The “long day” of Joshua 10:12–14 is one of several miracles in the book of Joshua. The long day was a day that is unique in human history. “There has been no day like that, before it or after it, that the Lord heeded the voice of a man; for the Lord fought for Israel” (Joshua 10:14).
The passage emphasizes that Joshua and Israel achieved victory because of the prayer of Joshua and the power of God. The book of Joshua describes the conquest of the Promised Land by the Israelites. The battle in Joshua 10 came as the result of a pact made between the Israelites and the Gibeonites.
As Israel came to aid the Gibeonites, who were under attack by the Amorites, Joshua sought the Lord’s aid. God rained down huge hailstones on the Amorites, so that “there were more who died from the hailstones than the children of Israel killed with the sword” (10:11). After the miraculous intervention of God, Joshua “said in the sight of Israel: ‘Sun, stand still over Gibeon; and Moon, in the valley of Aijalon’” (10:12). So “the sun stood still, and the moon stopped, till the people had revenge upon their enemies. Is not this written in the book of Jasher? So the sun stood still in the midst of heaven, and did not hasten to go down for about a whole day” (10:13). (The Book of Jasher, an ancient book that is lost and unknown to us, has never been considered a book of inspired Scripture.)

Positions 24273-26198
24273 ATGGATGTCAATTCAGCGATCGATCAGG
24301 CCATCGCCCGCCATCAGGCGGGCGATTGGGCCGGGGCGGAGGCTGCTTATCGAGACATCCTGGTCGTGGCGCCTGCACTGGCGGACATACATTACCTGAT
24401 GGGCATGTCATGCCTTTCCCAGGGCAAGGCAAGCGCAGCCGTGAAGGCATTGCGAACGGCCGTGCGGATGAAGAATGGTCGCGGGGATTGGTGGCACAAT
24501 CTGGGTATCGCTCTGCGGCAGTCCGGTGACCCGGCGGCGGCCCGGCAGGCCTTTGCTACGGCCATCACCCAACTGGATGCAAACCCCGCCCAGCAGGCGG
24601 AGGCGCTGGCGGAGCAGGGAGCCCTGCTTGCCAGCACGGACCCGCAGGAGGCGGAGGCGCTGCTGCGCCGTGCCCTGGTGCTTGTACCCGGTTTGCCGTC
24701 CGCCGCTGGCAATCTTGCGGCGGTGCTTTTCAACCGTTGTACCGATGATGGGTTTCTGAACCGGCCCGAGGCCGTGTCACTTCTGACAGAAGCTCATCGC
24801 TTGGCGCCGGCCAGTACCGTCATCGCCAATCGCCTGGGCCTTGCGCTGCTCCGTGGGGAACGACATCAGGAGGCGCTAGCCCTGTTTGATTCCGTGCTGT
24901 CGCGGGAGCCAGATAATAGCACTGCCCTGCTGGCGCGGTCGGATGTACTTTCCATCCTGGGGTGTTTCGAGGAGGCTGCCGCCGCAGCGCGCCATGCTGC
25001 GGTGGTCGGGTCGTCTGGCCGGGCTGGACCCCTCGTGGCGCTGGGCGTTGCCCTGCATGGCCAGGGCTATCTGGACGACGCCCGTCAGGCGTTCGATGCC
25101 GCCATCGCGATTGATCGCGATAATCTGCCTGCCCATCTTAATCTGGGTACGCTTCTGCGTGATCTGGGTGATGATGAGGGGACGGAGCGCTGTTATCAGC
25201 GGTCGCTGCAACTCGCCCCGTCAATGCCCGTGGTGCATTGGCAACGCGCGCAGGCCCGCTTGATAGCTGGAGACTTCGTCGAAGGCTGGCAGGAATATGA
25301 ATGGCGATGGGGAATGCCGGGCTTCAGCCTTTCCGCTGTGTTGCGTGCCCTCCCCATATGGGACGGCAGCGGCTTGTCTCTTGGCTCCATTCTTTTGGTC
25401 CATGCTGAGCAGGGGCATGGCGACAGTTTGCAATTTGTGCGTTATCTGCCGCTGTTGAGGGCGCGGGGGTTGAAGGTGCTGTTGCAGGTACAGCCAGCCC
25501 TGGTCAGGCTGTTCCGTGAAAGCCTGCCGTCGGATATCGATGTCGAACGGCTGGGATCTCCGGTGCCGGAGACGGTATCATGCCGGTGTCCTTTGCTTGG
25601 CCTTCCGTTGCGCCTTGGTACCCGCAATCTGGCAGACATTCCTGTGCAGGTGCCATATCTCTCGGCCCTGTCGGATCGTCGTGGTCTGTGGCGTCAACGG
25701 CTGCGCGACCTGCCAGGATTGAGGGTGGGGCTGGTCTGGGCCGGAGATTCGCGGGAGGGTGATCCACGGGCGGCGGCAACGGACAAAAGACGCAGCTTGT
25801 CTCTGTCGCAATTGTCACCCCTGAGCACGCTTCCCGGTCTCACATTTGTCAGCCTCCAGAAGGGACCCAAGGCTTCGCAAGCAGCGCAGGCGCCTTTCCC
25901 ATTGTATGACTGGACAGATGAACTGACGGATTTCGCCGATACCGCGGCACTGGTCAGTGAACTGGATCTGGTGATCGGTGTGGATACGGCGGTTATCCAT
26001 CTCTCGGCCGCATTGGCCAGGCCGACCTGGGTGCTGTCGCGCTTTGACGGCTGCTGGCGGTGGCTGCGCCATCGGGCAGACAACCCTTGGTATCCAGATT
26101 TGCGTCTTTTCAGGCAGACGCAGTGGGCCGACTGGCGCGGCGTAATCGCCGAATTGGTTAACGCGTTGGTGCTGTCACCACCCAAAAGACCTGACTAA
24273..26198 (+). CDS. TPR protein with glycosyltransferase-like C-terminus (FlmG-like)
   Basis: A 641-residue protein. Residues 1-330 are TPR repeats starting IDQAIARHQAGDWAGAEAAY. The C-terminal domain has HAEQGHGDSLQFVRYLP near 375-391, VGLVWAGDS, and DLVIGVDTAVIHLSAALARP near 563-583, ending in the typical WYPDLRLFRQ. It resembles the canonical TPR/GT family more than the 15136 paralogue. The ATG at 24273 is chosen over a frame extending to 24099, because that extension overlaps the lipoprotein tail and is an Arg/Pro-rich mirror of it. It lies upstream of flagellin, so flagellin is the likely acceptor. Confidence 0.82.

Scientifically speaking, this miracle, as is true with all miracles, is difficult to explain. The nature of miracles is such that they are outside the normal course of things, and as acts of God they are to be accepted whether or not they can be explained. The problem with this particular miracle is that if the rotation of the earth stopped, it would not just have an effect at this battlefield but would have catastrophic consequences for the whole earth. David said, “The earth is the Lord’s, and all its fullness, the world and those who dwell therein” (Psalm 24:1).
Since God created the world, He certainly would have it within His ability to either stop or slow the rotation of the earth in such a gradual way that Joshua’s long day might have been forty-eight hours rather than the normal twenty-four. The text does not demand a sudden standing still of the sun.
Other explanations of how God might have caused a long day include a miraculous tilting of the earth on its axis or a miraculous refraction (bending) of the sun’s rays so that daylight continued for many hours beyond a normal day. (The normal tilting of the earth’s axis today produces twenty-four periods of sunlight near the North Pole.) There are also old Egyptian, Hindu, and Chinese sources that suggest observation of a “long day” by ancient astronomers.
While there likely are other good ways to visualize how God accomplished this miracle, one must remember that the long day of Joshua was unique. There has never been another day in history such as that one. That day was a demonstration of the omnipotence of God and His care for His people led by a godly man who remembered the power of prayer. —Bob Prichard